Photo by Luke Hoffman
Hundreds of Air Force recruits march in a straight line at basic training camp in San Antonio, TX. A sergeant stood in front of the crowd as they saluted: “Hut one! Two!” Henry Meeds, a 15-year-old at the time, finally saw his older sister’s stories of camp come to life as he faced the massive grey buildings and was immediately impressed. Each recruit dressed in navy and gold-studded uniforms wore the same straight face and stern eyes. After one visit he was captured by the environment and knew this was where he wanted to be.
Henry went home to research the fastest way he could enroll in basic military training and Technical School: joining the Air Force.
Bennett, his twin brother, realized his passion for planes before junior year. Shortly after a phone call with his uncle, Blaine Meeds, who was in the Air Force, Bennett found the best way to achieve his dream of becoming a pilot: joining the Air Force alongside Henry.
Now seniors, the boys are on the fast track to reaching their goals by graduating early in December. While their classmates are just starting to think about majors, the two will begin a plan that will take more than six years of their lives — including at least two months of basic training followed by six years working for the Air Force at the Missouri National Guard.
“Six years is a really big commitment, but I definitely think it’s the best route for both of us,” Henry said.
The Meeds will begin their undergraduate degrees at Johnson County Community College in January in order to get ahead on classes. Bennett hasn’t decided his major, but will pursue commercial or cargo aviation while Henry is interested music therapy. They will finish their last semester of English before taking a break from their academics while at training.
“We both wanted an opportunity to have a great experience and get a free education,” Bennett said. “Graduating early will just help us get a head start.”
Once finished in Texas, they can resume college at any school in Missouri, paid for by the Air Force in exchange for six years of service. With enlisting, the Meeds twins will be able to receive other bonuses such as job security and the GI bill that gives monthly allowances. The perks were appealing when the brothers decided to enlist, but they knew that it comes with up to 12 months of training starting at 5 a.m.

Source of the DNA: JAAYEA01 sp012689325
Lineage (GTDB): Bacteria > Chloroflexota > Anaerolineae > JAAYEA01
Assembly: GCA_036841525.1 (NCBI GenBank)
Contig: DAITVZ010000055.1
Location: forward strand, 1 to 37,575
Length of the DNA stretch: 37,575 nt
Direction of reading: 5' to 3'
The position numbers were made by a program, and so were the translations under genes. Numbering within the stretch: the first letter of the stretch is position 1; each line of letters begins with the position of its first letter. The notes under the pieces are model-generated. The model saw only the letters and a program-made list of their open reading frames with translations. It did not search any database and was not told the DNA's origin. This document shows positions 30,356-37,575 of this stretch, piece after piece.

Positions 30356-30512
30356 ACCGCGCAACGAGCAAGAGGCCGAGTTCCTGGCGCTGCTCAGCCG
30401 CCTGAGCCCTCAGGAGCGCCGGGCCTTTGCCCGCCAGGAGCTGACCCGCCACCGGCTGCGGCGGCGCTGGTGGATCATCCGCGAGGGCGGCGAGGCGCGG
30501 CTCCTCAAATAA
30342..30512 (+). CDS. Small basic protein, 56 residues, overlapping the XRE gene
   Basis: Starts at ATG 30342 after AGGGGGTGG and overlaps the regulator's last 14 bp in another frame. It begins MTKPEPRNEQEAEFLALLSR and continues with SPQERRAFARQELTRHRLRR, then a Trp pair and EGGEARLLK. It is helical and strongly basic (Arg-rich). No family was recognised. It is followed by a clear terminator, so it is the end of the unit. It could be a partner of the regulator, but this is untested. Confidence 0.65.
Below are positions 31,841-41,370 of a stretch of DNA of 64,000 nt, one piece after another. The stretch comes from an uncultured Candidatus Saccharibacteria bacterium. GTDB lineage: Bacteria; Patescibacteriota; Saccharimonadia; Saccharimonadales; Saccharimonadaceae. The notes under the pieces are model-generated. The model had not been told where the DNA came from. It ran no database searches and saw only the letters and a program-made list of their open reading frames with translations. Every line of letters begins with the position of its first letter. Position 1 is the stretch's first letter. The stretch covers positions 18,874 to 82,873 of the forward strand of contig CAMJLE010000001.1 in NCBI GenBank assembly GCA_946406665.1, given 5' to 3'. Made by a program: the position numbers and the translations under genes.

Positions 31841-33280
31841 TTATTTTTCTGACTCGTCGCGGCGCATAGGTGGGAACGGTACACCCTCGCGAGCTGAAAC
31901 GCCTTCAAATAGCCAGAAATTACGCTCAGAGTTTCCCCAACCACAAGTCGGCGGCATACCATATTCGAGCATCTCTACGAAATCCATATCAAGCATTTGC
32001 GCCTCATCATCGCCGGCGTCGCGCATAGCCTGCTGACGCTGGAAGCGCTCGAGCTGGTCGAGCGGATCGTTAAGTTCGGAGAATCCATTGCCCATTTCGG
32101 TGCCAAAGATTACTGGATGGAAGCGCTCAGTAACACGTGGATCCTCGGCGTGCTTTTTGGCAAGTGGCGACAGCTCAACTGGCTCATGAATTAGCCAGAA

“The intensity will be an adjustment but it’s good for us and we’ll learn discipline,” Henry said.Drills, obstacle courses and competitions between other flights, or groups of recruits, in the Texas heat are set up to test each recruit’s physical endurance. Technical School is next with written exams to test their responses in critical situations.
Even so, the boys are eager to act in a simulated deployment and learn how to operate an M-16 rifle. Palmour, the boys’ sister who recently graduated training and tech school, has told them to expect a six-day physical program filled with long days of aerobic running and muscular endurance training.
“They won’t have contact with friends or family for at least two months,” Palmour said. “It will be a big culture shock more than anything for them.
According to the Meeds’ recruiting officer, Sergeant Jason Jones, training is supposed to push the recruits to their limits, and the Air Force will do their best to keep them out of their comfort zone. He told the boys to prepare to be separated because they will purposely be kept in different programs.
Even if they are separated during training, the boys will be reunited after training at the Missouri National Guard in St. Joseph, MO. While at the National Guard, the twins will be able to study their major and would never deploy unless there is a draft.
Even though they will be leaving high school early, Bennett and Henry will officially get their diplomas when they walk in graduation with the rest of the class in May. They can still go to prom, basketball games and any other school functions. Despite missing their last semester of high school, their sister has reassured them that the sacrifice is worth it. In their eyes, it’s the best of both worlds.
“Enlisting is the best thing I’ve ever done,” Palmour said. “It’s allowed me to travel the world, meet amazing people I would have never known and serve my country.”